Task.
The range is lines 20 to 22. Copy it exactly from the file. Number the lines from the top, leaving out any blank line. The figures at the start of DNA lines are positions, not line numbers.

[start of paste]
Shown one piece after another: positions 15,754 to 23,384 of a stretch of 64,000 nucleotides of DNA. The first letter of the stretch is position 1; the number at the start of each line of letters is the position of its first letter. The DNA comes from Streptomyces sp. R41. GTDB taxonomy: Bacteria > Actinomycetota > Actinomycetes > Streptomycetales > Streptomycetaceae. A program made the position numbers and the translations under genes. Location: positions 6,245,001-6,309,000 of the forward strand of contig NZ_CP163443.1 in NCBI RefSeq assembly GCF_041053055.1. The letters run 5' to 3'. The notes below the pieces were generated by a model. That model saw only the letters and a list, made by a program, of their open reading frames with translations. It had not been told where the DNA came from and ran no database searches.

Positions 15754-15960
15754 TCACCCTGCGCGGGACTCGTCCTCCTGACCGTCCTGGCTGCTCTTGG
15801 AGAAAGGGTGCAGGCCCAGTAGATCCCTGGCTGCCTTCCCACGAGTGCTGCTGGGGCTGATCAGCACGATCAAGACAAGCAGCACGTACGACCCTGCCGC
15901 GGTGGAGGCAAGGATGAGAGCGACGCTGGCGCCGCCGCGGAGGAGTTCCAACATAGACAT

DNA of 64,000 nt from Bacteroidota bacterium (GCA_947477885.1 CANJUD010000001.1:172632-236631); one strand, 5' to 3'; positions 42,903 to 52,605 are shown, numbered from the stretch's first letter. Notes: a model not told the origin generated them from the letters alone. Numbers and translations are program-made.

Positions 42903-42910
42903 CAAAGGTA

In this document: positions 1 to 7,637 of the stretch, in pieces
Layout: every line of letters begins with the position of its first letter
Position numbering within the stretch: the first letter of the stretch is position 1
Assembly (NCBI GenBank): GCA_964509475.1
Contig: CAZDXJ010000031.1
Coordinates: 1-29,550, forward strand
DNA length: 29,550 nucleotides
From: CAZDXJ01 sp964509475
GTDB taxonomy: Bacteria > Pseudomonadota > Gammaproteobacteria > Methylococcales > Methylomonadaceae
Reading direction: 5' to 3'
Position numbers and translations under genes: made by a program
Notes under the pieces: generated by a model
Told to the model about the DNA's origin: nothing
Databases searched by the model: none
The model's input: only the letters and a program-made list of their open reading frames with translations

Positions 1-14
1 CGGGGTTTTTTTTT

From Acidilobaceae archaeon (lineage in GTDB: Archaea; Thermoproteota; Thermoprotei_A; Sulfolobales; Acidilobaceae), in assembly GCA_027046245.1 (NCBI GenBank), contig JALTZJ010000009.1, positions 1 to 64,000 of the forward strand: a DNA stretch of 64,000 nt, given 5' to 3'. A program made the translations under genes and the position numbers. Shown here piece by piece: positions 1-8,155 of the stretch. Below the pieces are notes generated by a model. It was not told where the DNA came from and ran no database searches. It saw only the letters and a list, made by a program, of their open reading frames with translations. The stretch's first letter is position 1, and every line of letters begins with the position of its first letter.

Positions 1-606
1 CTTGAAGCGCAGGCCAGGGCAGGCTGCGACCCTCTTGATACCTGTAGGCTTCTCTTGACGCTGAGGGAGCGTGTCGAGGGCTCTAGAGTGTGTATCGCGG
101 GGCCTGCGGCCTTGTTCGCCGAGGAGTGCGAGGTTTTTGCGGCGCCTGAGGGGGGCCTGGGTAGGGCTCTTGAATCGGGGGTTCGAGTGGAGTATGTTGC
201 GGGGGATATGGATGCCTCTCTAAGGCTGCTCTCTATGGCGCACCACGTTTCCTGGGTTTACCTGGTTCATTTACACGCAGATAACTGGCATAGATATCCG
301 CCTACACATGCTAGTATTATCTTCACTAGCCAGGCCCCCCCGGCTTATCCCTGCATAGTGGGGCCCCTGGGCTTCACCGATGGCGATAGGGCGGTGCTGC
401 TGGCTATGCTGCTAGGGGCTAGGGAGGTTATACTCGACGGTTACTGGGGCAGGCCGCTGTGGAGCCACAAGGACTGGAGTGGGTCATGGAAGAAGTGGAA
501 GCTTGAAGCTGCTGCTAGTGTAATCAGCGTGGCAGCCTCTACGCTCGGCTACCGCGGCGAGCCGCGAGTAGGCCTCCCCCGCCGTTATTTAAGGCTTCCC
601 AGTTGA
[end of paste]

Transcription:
Notes under the pieces: generated by a model
Told to the model about the DNA's origin: nothing
Databases searched by the model: none